I’ll have to be content to cheer for the Sod Poodles  from afar, presuming they have a season this year; it didn’t happen for the Soddies, who wanted to defend their Texas League title won in the team’s first year of existence. We can thank the COVID pandemic for that.

Let’s hope they play ball this year … under the watchful eye of the Arizona Diamondbacks.

Las Vegas Raiders? Please …

(Photo by Tom Pennington/Getty Images)


I once was a huge, fervent, zealous fan of professional football.

Not so much these days. My favorite football team in the old days was an American Football League team that became a National Football League outfit: the Oakland Raiders.

I loved the Raiders back in the day, when Darryl “The Mad Bomber” Lamonica was their quarterback; when Ben Davidson was terrorizing opposing teams’ QBs; when Fred Biletnikoff ran perfect pass routes.

Then the Oakland Raiders moved to Los Angeles. My loyalty to them subsided, but only a little bit. They eventually would find their way back to the East Bay, playing once again in Oakland.

I am watching the Raiders today on TV. Only these days they call Las Vegas home.

The Las Vegas Raiders?


I cannot go there.

Then again, I’m still pi**ed that the Houston Oilers moved to Nashville, that the Cleveland Browns moved to Baltimore, that the Chicago Cardinals moved to St. Louis and then to Phoenix, that the San Diego Chargers moved to LA, and that the Baltimore Colts sneaked out of town in the middle of the night and relocated to Indianapolis. I know what you might be thinking: What about the Dallas Texans moving to Kansas City? I’ll give the Chiefs a pass on that one.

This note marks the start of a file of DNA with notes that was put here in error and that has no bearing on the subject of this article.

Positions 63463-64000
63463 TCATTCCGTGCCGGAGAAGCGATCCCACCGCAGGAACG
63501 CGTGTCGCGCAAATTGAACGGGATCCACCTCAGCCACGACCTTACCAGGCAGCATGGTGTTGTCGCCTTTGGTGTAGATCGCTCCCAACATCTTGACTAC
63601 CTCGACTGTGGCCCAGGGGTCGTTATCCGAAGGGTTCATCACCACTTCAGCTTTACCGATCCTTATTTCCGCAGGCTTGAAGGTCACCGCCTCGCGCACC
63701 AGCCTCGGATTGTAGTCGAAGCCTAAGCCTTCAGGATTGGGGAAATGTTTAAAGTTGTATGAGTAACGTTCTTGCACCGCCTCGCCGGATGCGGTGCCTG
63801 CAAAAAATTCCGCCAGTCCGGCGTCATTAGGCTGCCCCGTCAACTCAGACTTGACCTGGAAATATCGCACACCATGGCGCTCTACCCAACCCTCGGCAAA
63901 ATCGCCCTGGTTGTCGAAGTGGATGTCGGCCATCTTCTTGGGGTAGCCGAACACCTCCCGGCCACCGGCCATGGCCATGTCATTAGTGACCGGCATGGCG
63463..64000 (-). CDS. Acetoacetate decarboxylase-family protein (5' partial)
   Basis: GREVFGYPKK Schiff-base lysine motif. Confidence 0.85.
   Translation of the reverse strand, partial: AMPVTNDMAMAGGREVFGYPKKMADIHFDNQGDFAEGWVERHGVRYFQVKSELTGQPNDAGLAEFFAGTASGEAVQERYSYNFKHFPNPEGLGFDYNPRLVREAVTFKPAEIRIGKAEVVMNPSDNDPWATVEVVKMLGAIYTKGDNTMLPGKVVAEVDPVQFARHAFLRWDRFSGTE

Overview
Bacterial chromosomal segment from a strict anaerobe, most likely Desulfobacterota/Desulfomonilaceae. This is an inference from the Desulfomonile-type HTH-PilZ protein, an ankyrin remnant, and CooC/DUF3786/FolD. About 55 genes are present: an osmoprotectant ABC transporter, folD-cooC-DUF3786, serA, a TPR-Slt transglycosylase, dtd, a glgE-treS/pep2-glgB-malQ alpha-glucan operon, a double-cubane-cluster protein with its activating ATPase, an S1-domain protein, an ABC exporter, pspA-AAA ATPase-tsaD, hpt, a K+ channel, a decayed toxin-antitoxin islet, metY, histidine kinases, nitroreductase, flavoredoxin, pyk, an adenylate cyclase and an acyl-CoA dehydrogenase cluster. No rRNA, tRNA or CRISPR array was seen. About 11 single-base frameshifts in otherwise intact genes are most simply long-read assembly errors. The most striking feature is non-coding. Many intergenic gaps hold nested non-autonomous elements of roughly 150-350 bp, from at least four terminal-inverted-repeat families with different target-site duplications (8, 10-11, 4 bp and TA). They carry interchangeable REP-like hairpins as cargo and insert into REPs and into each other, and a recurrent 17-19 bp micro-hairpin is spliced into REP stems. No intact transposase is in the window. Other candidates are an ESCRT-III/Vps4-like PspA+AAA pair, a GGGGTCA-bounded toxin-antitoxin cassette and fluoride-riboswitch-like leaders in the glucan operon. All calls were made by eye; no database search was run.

My favorite team of all time remains the Oakland Raiders. The Las Vegas Raiders are imposters.

You didn’t ‘show up’ Bob Gibson


When I heard the news that Bob Gibson had died of cancer at the age of 84 I thought immediately of a radio interview I heard that mentioned Gibson’s name.

Bob Gibson was a first-ballot Major League Baseball Hall of Famer. He played his entire career with the St. Louis Cardinals. He won 251 games with the Cardinals and was elected to the Hall of Fame in 1981.

He was a throwback to a time when pitchers controlled the field, controlled the game. One did not mess with Bob Gibson. Not ever!

Years ago, I was listening to a sports radio talk show. The host had former Philadelphia Phillies third baseman (and Hall of Famer) Mike Schmidt on the air. Schmidt was talking about how too many hitters like to stand in the batter’s box and watch their home runs fly into the stands, at which point they prance their way around the base paths.

Schmidt said in his day, pitchers wouldn’t stand for it. He mentioned a pitcher specifically who he said would take matters into his own hands: Bob Gibson. The next time the batter would come to the plate to face Gibson, Schmidt said, he would be greeted by a 95-mph fastball thrown at his head that Gibson would hurl at him.